Thursday, 14 June 2012

Forgiving Our Fathers

The crack of Father's Day puts me in mind of Sherman Alexie's riff on Forgiving Our Fathers, a poem by Dick Lourie. This is something many of us must do, because, for reasons as complex as the culture itself, fatherhood is a controversial undertaking. Fortunate are those, child or parent, who come through unscathed.

This poem is hauntingly declaimed by nerd shaman Thomas Builds-the-Fire in Smoke Signals, arguably the most undeservedly obscure movie in history. That performance, narrating the heart of a young Cœur d'Alêne man as he dumps the ashes of his own complicated father into his people's holy river, can be savoured in the video below:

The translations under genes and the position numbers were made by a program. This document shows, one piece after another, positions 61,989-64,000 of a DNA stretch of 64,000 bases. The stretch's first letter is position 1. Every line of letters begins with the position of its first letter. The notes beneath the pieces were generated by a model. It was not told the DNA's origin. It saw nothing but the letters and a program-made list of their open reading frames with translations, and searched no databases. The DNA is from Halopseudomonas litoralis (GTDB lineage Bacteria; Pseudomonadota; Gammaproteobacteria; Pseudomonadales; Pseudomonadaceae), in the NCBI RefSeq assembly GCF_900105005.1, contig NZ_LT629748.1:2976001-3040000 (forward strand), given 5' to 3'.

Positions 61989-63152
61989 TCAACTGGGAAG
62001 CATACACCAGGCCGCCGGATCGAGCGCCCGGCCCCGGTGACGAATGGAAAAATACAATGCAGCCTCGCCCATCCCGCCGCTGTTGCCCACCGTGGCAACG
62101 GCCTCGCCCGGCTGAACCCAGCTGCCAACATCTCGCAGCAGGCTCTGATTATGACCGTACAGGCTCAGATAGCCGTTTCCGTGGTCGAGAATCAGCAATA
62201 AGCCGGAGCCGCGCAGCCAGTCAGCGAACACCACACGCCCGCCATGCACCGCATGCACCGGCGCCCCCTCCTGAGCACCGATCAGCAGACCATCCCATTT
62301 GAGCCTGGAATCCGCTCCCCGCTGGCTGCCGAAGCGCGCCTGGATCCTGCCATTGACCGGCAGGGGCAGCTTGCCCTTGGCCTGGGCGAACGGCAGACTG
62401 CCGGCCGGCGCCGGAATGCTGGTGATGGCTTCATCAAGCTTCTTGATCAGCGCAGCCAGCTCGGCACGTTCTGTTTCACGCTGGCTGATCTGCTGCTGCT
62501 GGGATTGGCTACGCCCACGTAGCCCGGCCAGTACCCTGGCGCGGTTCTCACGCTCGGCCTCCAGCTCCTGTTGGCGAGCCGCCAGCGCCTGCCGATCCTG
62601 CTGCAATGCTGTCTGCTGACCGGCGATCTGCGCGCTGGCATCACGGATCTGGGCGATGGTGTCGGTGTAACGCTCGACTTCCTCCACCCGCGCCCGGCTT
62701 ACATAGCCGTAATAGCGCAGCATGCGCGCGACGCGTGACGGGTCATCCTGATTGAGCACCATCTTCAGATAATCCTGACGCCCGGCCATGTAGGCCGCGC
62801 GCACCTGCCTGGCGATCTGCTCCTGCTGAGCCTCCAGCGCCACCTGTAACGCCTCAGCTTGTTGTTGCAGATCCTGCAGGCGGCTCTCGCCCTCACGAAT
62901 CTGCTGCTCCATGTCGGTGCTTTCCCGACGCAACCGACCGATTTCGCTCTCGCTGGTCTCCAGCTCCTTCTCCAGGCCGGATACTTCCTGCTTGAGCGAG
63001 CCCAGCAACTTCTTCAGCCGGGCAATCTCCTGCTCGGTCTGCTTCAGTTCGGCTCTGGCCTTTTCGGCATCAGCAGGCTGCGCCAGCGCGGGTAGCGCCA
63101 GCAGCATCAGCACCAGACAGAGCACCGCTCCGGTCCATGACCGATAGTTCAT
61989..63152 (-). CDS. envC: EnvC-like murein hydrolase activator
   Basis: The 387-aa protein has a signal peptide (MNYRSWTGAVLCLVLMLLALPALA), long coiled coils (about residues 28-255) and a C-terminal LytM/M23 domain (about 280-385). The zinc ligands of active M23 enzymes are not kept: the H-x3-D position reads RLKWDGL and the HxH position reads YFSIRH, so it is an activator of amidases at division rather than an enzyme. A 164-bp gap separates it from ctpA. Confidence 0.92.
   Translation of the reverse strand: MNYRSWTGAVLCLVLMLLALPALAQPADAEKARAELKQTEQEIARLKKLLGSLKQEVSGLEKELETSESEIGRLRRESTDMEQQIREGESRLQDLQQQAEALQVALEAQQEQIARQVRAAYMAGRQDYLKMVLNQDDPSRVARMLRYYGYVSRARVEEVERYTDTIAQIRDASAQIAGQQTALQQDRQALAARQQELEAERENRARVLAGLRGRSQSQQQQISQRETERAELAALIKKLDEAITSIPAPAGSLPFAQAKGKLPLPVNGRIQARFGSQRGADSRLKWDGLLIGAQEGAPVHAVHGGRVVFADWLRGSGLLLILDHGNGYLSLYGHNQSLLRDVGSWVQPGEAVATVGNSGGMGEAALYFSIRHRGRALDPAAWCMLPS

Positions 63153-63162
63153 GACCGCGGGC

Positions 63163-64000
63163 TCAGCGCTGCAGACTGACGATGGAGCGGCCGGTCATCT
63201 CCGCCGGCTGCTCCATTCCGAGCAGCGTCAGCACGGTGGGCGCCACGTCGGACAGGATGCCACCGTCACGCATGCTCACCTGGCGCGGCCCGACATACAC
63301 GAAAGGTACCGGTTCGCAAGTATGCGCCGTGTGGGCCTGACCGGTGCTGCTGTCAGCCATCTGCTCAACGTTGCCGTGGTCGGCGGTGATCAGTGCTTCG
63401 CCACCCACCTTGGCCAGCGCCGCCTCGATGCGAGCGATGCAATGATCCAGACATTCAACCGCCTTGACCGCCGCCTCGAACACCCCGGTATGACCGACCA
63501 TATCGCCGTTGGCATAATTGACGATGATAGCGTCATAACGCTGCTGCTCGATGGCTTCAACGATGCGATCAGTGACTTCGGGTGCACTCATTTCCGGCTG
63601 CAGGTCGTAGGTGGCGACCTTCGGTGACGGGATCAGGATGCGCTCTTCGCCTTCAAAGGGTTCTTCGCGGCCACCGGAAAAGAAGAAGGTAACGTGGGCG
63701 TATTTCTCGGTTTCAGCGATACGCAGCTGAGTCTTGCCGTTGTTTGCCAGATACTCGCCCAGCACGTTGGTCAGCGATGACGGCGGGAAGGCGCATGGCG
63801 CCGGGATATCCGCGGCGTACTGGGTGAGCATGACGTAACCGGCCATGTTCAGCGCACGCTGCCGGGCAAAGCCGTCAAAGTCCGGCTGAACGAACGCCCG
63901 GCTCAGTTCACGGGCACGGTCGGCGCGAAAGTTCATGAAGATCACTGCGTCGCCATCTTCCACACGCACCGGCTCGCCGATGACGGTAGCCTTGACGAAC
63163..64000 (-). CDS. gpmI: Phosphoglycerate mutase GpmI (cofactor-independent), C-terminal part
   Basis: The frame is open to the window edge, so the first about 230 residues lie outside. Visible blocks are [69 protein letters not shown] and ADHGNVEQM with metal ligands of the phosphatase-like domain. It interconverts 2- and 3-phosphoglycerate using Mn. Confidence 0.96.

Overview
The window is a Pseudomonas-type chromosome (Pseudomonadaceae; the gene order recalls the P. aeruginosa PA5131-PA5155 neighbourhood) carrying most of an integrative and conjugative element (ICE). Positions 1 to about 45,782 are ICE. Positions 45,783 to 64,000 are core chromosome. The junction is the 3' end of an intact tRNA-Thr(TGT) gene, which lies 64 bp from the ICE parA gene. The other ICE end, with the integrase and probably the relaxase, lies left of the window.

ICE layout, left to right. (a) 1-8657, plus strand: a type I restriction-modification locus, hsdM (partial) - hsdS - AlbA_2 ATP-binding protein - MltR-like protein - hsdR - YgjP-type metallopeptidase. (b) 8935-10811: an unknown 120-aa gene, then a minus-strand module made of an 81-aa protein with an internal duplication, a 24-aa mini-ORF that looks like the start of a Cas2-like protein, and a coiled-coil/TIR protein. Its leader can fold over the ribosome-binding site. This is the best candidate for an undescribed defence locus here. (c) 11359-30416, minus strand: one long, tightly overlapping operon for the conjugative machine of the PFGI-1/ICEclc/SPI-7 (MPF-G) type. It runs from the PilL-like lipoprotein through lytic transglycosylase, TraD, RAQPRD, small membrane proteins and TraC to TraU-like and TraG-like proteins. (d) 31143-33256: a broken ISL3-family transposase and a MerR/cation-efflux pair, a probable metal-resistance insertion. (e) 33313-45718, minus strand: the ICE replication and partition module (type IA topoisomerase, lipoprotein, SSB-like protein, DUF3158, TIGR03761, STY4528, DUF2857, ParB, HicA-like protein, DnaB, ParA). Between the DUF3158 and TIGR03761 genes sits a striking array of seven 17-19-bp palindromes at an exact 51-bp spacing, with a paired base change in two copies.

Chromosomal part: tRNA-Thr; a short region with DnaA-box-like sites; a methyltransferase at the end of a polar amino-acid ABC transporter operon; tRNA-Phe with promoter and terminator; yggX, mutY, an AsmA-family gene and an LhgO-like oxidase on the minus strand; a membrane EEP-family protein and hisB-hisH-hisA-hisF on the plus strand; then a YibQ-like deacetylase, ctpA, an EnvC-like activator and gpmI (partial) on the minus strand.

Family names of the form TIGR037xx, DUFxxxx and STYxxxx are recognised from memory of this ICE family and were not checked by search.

Forgiving Our Fathers
(edited by Sherman Alexie from an original text by Dick Lourie)

How do we forgive our fathers? Maybe in a dream.
Do we forgive our fathers for leaving us too often or forever when we were little?
Maybe for scaring us with unexpected rage, or making us nervous because there never seemed to be any rage there at all?
Do we forgive our fathers for marrying or not marrying our mothers?
For divorcing or not divorcing our mothers?
And shall we forgive them for their excesses of warmth or coldness?
Shall we forgive them for pushing or leaning?
For shutting doors?
For speaking through walls, or never speaking, or never being silent?
Do we forgive our fathers in our age or in theirs?
Or in their deaths?
Saying it to them or not saying it?
If we forgive our fathers, what is left?

(The Lourie original is here.)



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